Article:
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Things I Wish I Could Do

By: Everett S
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Napoleon Dynamite Skills

There are a lot of things I wish I could do, or at least wish I could do better. We will skip over the more obvious ones: flying, moving things with my mind, remembering everything I’ve ever read or learned,  mind reading (on second thought, that would suck)… Instead, I’d like to focus on some self-sufficiency skills, artistic abilities and more practical Things I Wish I Could Do – or at least do better:

  1. Remodeling my house or doing anything involving wood and math at the same time.
  2. Fixing our plumbing, which I would use to replace all that PVC
  3. Doing anything electrical, which I would use to run electric to the outbuildings (safely), and play with DIY renewable energy like solar panels and a micro-hydro turbine.
  4. Fixing our worn-out or broken machinery – especially vehicles, but someday a tractor and not excluding water pumps, lawn mowers, and various turbines
  5. Identifying all of the plants growing on our property. I would settle for identifying the ten most common trees… or weeds. I can do about five of each so far.
  6. Playing an instrument, preferably something portable with strings (i.e. banjo or guitar)
  7. Singing – this is one of those “do better” things. How about: “Sing better than a sick cat”.
  8. Singing while playing an instrument, although I’d settle for either.
  9. Remembering things, including dates, names, numbers, factoids, tips, tricks, quotes… Sometimes I feel like I’ve forgotten 98% of everything I’ve ever learned.
  10. Writing creatively on one project. Sometimes I can write. Most of the time I feel like a hack. Either way, I wish I could do it better and I wish I could stick on a single topic long enough to get a book out of it.
  11. Building things is something I’ve always wished I could do better. You could lump this with the second part of #1, but it goes beyond working with wood. I wish I could do more with my hands, especially when it comes to “creating” or “fixing” things. This type of skill is always going to be needed. My “computer skills” are good for today, but if the feces was ever propelled forcefully at the rotating blades – my skills wouldn’t be worth the words it took to type this wish.
  12. Creating any kind of visual art, including drawing, painting, sculpting, welding, carving… NONE of which I can do… well enough to enjoy doing. Am I too focused on outcome here?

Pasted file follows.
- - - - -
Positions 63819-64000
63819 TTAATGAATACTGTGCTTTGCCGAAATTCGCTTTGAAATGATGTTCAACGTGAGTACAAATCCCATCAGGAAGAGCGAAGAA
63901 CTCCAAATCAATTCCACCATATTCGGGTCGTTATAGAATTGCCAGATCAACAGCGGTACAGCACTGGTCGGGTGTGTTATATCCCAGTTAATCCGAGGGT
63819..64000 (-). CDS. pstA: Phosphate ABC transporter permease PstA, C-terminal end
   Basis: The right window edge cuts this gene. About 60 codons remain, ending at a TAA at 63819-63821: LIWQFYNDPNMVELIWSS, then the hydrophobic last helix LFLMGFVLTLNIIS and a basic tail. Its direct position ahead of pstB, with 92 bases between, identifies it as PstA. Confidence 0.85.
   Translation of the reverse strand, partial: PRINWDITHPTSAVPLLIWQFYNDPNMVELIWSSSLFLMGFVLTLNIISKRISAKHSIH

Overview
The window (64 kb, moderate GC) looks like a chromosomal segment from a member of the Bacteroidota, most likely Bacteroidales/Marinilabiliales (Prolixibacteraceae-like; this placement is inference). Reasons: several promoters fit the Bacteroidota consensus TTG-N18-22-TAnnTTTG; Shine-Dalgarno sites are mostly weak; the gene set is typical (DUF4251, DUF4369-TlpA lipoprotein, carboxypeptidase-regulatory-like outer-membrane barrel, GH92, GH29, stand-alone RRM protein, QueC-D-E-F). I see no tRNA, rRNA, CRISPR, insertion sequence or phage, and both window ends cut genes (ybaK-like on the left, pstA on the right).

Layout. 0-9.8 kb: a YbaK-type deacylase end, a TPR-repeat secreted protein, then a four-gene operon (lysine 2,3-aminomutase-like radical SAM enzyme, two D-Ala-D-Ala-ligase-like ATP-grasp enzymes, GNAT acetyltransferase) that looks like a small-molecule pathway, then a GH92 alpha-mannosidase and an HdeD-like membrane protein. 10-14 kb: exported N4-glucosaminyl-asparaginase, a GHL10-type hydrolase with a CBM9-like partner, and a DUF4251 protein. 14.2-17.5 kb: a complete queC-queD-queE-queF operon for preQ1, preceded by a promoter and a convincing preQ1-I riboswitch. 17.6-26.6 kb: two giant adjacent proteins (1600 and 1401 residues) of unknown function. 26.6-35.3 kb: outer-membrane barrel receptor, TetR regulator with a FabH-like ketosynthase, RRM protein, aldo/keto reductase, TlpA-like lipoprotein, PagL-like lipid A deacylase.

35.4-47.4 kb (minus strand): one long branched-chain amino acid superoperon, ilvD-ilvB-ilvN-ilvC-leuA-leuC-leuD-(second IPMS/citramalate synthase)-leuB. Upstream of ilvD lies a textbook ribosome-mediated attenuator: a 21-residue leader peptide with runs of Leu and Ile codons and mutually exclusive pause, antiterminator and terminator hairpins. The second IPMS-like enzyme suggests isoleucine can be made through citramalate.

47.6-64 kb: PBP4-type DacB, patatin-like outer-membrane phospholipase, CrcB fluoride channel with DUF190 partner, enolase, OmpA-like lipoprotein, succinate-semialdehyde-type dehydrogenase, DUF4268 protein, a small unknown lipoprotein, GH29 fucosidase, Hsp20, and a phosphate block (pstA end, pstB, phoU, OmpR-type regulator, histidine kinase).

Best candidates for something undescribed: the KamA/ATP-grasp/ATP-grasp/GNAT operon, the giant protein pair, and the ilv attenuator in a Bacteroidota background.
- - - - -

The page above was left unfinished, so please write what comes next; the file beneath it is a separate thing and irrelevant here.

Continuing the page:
13. Butchering animals sounds gruesome, especially if you’re a vegetarian reader. But it just happens to be one of those things that I wish I was better at. I have a freezer that could be full of deer meat (venison) but I don’t want to take a doe’s life until I’m ready to get all the meat I can out of it. Same goes for chickens (which I can do, but want to be better at), sheep, goats, cows, pigs…
  14. Gardening is something that I can do. Anyone can. But all of us can do it better, and I have a long way to go before I am as good at gardening as some of the people I look up to: Eliot Coleman, Anna H., Sundari Kraft, Mark Schonbeck. And yes, I did put you in that category because you came to mind as I typed. Deal with it. ;-) I’m not sure where this one ends and the next one begins, but probably somewhere between plant propagation and fruit-tree grafting…
  15. Farming is something I can’t do… yet. I am working on it. I feel that my gardening studies, experience and experiments will gradually lead into more farming skills, but no amount of weed pulling is going to prepare me for castrating sheep, orchestrating biologically-diverse-carbon-sequestering-intensive-rotational-grazing livestock on a grass farm, or even just building fences. I like to think I have the marketing skills to sell our products when the time comes, but we’ll see about that. Also, I don’t know if putting “farming” on here is fair. It’s sort of an all-encompassing concept around here.
  16. Speaking another language fluently would be nice. I used to speak pretty good Indonesian and could hold a conversation easily enough, but haven’t had to speak it in about six years or more and can’t for the life of me remember a fraction of what I once knew. Anyway, I’d much rather know how to speak Spanish. We’re all going to need it soon; not being political; just a fact.
  17. Food preservation is important to us, but I’m by no means an expert. I’ve canned some, dried some, put some away in sawdust… But I always feel nervous about it and am always checking, re-checking, and triple-checking every step in the process (especially with canning) to make sure I’m not going to give us all food poisoning.
  18. Surviving in the wilderness isn’t something anyone can ever be fully prepared for, but I would like to be more prepared than I am now. This includes short-term survival skills in case of an accident or getting lost, as well as more long-term skills that I just think would be cool to know, like making lye out of wood ashes (no, not the theory, but actually DOING it – more than once or twice), tanning leather, firemaking… and all of the great things I’ll be learning at the Firefly Gathering next summer.